True wisdom comes to each of us when we realize how little we understand about life, ourselves, and the world around us. —Socrates
What we understand about any given topic is generally a lot less than what we like to think. Even after thirty-plus years, you won’t catch me claiming to know everything about photography. Knowing the limits of what we understand on any topic is important. Being open to different perspectives and various sources of information helps us to learn and grow.
What we understand, or don’t understand, about race, though, is critical. What we think we know shapes our attitudes and perceptions not only about the topic of race, but about the people whose appearance is different than our own. The tone of our voice, the vocabulary we use, even our physical mannerisms change based on what we think we understand about people of different ethnicities and backgrounds.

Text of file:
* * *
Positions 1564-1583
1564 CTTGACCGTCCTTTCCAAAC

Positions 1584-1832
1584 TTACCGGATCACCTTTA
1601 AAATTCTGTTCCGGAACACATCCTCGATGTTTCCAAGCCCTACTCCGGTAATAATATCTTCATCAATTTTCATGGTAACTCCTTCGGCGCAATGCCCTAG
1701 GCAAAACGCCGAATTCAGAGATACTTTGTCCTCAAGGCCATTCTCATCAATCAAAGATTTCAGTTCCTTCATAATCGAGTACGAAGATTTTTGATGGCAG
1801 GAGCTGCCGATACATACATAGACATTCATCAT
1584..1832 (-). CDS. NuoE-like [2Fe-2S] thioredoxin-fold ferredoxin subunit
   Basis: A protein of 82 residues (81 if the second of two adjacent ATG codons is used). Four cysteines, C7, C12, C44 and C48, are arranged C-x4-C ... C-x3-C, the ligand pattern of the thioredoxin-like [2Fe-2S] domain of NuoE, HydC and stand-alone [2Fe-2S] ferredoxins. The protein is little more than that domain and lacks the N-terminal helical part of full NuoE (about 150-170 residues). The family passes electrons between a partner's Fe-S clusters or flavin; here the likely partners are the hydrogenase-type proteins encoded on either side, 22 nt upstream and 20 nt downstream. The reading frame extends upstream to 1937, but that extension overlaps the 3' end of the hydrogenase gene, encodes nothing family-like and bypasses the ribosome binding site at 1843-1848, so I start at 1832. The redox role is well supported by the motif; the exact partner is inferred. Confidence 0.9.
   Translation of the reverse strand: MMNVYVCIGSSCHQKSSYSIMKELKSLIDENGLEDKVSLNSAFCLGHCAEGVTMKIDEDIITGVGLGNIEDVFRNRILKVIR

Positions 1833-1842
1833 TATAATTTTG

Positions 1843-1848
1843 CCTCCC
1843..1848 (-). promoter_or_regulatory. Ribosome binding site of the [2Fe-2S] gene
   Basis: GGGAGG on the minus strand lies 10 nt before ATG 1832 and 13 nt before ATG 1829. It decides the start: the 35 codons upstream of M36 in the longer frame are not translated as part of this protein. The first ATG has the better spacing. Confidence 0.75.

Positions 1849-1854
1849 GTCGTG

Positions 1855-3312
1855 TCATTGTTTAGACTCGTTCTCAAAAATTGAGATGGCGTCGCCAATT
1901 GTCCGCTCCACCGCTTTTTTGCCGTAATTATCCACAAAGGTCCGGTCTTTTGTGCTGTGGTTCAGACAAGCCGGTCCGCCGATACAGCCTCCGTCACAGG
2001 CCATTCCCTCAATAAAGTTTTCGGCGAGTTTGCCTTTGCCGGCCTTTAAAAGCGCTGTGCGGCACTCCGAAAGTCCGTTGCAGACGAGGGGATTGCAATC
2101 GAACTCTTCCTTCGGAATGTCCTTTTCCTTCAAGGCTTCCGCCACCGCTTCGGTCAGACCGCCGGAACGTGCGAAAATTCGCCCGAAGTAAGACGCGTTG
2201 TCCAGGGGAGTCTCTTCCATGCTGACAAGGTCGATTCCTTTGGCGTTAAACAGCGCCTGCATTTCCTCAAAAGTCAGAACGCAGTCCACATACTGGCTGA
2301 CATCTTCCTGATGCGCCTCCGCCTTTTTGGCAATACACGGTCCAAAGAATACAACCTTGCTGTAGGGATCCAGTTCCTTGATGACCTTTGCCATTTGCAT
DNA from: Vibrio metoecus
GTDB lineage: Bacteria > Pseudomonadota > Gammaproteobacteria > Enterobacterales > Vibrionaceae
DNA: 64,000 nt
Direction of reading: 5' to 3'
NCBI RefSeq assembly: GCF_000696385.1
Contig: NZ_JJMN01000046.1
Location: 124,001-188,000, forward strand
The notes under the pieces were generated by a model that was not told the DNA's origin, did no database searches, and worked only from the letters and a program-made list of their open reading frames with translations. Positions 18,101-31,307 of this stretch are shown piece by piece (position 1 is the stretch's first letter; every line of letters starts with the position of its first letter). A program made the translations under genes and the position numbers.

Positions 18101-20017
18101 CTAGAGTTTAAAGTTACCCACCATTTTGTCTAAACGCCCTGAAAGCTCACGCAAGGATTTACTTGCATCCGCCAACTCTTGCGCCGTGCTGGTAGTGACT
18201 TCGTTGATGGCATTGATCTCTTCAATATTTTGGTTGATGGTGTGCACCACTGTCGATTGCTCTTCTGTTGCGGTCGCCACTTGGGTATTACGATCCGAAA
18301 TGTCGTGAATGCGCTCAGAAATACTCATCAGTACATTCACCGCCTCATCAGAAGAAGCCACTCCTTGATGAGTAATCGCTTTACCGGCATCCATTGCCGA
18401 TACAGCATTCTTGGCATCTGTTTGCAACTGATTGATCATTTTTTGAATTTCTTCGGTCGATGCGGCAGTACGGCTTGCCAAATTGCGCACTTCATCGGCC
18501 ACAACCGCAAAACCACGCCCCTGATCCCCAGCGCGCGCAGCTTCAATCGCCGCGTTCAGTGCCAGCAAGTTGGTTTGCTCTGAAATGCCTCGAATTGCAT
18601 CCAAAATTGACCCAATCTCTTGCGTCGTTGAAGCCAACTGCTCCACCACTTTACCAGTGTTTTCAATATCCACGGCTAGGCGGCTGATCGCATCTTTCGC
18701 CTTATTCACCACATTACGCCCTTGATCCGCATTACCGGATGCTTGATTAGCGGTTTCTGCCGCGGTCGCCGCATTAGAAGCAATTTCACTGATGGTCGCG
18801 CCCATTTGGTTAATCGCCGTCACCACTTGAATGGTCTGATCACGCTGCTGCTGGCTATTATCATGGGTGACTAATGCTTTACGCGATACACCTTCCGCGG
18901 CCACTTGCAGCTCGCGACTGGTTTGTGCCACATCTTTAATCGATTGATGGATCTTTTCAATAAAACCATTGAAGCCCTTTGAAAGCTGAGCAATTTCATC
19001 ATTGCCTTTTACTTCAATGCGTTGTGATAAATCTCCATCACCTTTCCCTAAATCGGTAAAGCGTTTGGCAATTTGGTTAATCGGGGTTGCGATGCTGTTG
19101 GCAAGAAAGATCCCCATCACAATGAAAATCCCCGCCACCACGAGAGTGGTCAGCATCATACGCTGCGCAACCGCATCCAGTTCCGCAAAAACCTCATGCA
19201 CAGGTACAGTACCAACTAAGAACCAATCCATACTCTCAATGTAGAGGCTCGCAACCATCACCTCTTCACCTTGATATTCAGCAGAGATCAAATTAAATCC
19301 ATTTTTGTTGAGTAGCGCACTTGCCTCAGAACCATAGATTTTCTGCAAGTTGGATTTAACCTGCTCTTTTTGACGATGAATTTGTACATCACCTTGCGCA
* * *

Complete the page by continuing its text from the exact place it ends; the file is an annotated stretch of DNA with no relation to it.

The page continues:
There are gaps of perception between people of any two races, but the strongest and perhaps widest gap, particularly on the topic of race and equality, may lie between the two most broadly identified groups: blacks and whites. A new survey released Monday by the Pew Research Center highlights just how incredibly wide that gap is. For all the advancements we like to think we’ve made, what we understand about each other isn’t much at all.
Starting With An Open Mind
I feel, to some degree, that I’m coming into this conversation with a perspective that may leave me disadvantaged. I don’t identify as either white or black. Both Cherokee and Choctaw ancestry exists in our family makeup, along with a hodgepodge of European strains. I choose to identify with native peoples because I feel that ethnicity more closely relates to who I am. Interestingly enough, when my hair is long people tend to respond to me in the context of a person of native heritage. When my hair is short, though, as it is now, I am treated more like an old white guy.
I also have the ability to observe how Kat’s children are treated. While their biological paternity is black, they are both relatively light skinned. Little Man even has light blue eyes. Tipster is the darker of the two, but rarely has anyone, including teachers, identified them as being of mixed race. Their exposure to black people and black culture is limited to classmates and neighbors.